Great article in the TLS by the poet David Wheatley marking the centenary of the birth of Flann O’Brien. I hadn’t heard of “Speak English Week” or “Myles Away from Dublin,” so always something to be learned about The Master.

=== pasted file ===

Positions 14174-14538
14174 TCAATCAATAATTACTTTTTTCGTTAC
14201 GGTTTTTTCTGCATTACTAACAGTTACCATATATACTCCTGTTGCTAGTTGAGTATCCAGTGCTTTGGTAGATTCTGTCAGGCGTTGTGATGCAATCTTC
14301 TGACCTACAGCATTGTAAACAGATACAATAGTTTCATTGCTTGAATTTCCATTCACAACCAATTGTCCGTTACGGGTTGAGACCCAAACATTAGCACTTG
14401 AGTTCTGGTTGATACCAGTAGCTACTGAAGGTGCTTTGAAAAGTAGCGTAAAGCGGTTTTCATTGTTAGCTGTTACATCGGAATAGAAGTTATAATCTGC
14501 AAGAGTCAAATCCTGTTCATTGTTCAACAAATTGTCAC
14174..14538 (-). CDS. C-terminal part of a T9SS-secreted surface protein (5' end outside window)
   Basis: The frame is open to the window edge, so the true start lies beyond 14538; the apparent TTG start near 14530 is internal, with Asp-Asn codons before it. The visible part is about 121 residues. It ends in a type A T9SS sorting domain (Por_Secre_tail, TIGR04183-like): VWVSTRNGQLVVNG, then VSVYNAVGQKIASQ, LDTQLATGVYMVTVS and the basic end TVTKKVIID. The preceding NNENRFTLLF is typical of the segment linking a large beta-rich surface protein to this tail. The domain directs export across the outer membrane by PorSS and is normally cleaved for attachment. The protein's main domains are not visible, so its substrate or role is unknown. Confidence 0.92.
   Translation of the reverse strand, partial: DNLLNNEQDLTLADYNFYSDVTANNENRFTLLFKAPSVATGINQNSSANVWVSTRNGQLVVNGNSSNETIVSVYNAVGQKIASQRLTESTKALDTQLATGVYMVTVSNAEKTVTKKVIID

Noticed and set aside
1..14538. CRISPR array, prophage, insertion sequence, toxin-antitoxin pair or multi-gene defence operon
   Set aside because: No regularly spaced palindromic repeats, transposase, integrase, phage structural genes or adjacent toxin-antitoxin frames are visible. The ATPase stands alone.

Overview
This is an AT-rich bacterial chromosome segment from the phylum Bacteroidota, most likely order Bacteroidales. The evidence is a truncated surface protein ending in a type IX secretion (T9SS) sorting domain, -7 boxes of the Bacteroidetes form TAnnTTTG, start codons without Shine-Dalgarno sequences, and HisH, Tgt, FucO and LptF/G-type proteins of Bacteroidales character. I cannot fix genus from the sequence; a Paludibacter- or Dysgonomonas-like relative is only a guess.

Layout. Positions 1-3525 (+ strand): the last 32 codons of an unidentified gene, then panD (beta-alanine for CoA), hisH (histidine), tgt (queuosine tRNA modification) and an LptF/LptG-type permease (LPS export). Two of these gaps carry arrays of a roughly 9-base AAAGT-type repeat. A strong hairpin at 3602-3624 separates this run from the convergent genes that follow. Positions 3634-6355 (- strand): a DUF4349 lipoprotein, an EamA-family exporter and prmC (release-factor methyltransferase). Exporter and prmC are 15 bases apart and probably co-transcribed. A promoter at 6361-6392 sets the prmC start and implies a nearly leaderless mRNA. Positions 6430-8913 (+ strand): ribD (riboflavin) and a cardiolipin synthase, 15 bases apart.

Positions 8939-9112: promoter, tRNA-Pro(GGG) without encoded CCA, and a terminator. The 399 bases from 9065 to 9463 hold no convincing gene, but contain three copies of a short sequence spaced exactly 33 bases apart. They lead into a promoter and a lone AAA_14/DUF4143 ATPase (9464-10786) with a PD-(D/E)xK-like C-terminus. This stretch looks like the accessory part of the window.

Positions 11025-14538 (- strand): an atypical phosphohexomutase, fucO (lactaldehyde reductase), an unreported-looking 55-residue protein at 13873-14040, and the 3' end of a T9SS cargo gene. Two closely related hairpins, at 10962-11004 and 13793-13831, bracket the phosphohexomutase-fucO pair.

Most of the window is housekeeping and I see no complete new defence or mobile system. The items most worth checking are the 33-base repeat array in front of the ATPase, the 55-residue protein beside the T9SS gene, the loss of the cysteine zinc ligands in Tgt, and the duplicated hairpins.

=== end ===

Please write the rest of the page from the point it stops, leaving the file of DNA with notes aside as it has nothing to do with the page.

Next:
O’Brien has long been seen as part of a literary trinity whose two other members are Brendan Behan and Patrick Kavanagh, but in the final contribution to “Is It About a Bicycle?”, Frank McNally reminds us that he more naturally belongs in the company of Joyce and Beckett. O’Brien had a difficult relationship with Joyce, coming to resent the older writer’s assumed influence on his work, while on his only meeting with Beckett he disparaged Joyce as a “refurbisher of skivvies’ stories”. Lines of succession are rarely simple and, as critics have noted, O’Brien’s work relegates parents almost entirely in favour of uncles and brothers, while its principal model of parent–child relations is that of a character intent on destroying his author. Yet for all his resistance to appointed lines of succession, his canonical status is beyond dispute: the carnivalesque exuberance of At Swim-Two-Birds, the disturbing vision of The Third Policeman and the comic riches of “Cruiskeen Lawn” are the work of an undeniably major talent. If Joyce and Beckett are father and son, as McNally insists, O’Brien is the holy ghost of Irish modernist writing.